Why you can't just withdraw a Bounce Back Loan from the company
Posted on 18th May 2020
The new coronavirus Bounce Back Loans scheme was announced in April as a result of the financial pressures the coronavirus pandemic has caused to many small businesses in the UK. The 100% government backed scheme is available for the smallest businesses affected and has been designed to provide loans of up to £50,000 to help keep such businesses operating during these challenging times.
.While the idea of such a loan is very appealing with so much uncertainty in the air at the moment, it's important that you fully understand and evaluate the pros and cons of applying for such a loan and of course the rules surrounding the withdrawal of one.
So how does a Bounce Back Loan work?
According to the dedicated Bounce Back Loan (BBL) section of the HSBC business bank account website, the scheme "can be used for any economic benefit to your business, enabling it to continue as a going concern, which may involve the refinancing of an existing facility used for an Eligible Purpose and to support trading or commercial activity in the United Kingdom."
So what does this actually mean? Essentially, a BBL can be used to help keep your business ticking over in the coming months. They are not to be used to assist you in your personal finances - or you'll end up with a hefty director's loan to repay!
You can use a BBL to pay staff wages including your own director's salary (but not dividends, unless you are in profit). You can also use a BBL to pay your rent or business rates, to pay monthly business finance costs, to refinance other business debts to reduce interest costs or to pay ongoing overheads such as telephone bills, subscription costs and so on.
You cannot use a BBL to pay the money into a personal savings account to accrue interest (you can use a business savings account for this though). You're also unable to use it to support your family and friends or to pay for a holiday to help you recover from all the madness after this all blows over!
Why shouldn't you just withdraw your balance from the company bank account?
Our limited company director clients are often asking us whether they are permitted to withdraw the whole amount shown in their company bank account. It's important to note that your profit available figure will often be different from the actual balance in your company's bank account, and there may be a few reasons for this...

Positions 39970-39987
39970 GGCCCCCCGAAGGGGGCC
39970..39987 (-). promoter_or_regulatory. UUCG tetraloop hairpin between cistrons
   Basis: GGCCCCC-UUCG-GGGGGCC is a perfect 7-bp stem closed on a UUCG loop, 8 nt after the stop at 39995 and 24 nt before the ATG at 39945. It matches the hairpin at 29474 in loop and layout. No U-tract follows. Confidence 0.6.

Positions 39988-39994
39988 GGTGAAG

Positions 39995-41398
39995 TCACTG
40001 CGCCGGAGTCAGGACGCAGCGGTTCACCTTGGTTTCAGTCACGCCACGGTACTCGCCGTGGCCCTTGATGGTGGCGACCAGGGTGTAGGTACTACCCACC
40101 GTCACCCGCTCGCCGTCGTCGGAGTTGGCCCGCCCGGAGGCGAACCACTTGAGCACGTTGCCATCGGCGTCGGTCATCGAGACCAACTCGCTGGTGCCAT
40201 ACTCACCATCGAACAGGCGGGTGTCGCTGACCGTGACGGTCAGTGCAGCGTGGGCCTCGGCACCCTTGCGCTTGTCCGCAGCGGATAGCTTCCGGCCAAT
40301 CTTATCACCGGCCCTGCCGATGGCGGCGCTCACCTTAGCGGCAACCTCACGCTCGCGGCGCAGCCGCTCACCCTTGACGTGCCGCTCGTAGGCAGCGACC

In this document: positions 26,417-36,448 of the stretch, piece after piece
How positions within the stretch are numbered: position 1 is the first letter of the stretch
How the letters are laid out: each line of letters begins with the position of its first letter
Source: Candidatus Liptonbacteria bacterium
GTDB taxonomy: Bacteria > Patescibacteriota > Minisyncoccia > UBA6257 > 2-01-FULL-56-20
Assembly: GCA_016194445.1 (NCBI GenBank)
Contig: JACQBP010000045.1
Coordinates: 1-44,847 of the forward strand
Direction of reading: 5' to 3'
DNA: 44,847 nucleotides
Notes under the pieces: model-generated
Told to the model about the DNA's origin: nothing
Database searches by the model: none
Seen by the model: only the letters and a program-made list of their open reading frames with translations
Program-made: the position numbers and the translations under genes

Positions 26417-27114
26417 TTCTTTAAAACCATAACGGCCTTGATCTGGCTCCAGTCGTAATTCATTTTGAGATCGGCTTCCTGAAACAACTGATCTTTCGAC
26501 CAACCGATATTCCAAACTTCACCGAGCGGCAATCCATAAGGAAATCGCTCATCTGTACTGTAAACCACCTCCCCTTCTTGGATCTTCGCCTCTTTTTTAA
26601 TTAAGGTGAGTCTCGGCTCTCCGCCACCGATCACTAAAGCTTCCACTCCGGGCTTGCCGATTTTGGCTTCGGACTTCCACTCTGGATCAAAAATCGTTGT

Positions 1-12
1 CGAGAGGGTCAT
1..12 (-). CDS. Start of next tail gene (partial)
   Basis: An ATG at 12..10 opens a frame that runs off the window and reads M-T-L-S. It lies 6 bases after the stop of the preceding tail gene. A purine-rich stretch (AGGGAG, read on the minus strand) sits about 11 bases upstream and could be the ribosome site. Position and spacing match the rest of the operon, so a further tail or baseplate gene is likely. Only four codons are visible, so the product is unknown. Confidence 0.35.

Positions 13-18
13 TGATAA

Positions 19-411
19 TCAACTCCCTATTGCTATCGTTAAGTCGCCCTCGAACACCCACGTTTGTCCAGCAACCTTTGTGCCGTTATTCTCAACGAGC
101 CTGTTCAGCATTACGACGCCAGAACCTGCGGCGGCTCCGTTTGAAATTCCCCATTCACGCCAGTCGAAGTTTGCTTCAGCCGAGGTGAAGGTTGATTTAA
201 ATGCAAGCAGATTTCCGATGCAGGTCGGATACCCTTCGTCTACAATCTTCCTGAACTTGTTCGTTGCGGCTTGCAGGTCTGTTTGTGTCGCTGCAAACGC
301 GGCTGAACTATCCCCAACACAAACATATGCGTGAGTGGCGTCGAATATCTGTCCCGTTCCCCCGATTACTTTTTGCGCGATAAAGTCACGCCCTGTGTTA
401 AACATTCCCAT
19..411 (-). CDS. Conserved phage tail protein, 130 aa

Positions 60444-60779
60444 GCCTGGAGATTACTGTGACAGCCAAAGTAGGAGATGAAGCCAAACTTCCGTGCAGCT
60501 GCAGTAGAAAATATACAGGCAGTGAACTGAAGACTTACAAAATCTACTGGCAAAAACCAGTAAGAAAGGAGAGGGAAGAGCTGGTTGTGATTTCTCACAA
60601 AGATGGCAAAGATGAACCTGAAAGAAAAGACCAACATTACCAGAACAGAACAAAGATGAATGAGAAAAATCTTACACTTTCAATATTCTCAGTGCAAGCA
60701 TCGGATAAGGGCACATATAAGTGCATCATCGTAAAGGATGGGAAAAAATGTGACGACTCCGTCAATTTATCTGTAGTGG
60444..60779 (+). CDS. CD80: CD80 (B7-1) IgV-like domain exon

Reason 1: Taxes
You should always refer to what profit is available to withdraw as a dividend, rather than what money is actually in the company account. The most common reason for this is that there are taxes due. You should always bear in mind which taxes you have due (including corporation tax, VAT and PAYE) when you are considering the amount available to draw as a dividend.
You should aim to save 19% on every invoice raised throughout the year to pay your corporation tax - so for every £1,000 you raise in invoices, ensure you're putting aside £190. This doesn't take into account any deductible expenses for the purpose of this blog but you can read more about that here.
VAT is paid on a quarterly basis, and as such you should be saving 20% from each VAT-able invoice paid for this reason. PAYE is also paid on a quarterly basis, but only if you have employees and you are paying tax and/or NI attracting salaries. You should be holding that PAYE back from their salary to pay each quarter, so your company's bank balance will be showing a higher balance than what is actually available for you to withdraw.
Reason 2: Timing
Current legislation says that accounts should be prepared on an accrual basis as opposed to a cash basis. This means that both expenses and income should be matched to the accounting year that they relate to, rather than reporting revenue on the income statement once cash is received. This also means that when a company's accounts are prepared, some adjustments may have to be made to move certain expenses or invoices into a different year. This can then affect the profits available; an expense or invoice that has been paid will obviously change the bank balance itself, but may not change the available profits figure until the following year in which it will be accounted for.
Reason 3: Debtors and Creditors
If you have any unpaid invoices i.e. debtors, this affects the available profits in the company's bank account and may make them appear higher than the company bank balance. If you owe any money to suppliers, for example a bill, then the cost of that purchase will lower the available profits, but this will not show up on the company's bank balance until the supplier has actually been paid and money has left the account.
Nicola J Sorrell -
Founder | Xero Champion | IR35 Expert
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